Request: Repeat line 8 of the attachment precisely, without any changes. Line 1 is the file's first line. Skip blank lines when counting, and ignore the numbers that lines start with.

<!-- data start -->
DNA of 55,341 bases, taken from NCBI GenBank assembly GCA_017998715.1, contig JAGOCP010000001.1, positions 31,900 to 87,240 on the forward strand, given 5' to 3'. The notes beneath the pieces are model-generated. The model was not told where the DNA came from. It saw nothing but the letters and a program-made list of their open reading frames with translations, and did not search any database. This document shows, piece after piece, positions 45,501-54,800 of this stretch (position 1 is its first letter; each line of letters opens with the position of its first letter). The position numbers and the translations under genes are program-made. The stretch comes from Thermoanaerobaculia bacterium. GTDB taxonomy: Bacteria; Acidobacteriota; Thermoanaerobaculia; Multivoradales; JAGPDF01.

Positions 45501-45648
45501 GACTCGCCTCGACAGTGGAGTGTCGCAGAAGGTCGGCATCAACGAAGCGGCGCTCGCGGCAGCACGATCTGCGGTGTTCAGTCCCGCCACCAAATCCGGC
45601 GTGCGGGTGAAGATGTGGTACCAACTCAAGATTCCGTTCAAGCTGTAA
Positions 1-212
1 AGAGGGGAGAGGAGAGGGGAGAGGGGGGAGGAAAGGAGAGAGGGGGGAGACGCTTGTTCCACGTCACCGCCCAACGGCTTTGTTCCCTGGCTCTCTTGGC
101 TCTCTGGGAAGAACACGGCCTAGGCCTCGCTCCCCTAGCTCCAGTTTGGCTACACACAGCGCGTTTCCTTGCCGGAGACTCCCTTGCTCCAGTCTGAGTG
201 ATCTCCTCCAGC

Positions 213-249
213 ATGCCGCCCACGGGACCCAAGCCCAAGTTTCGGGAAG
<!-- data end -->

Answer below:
201 ATCTCCTCCAGC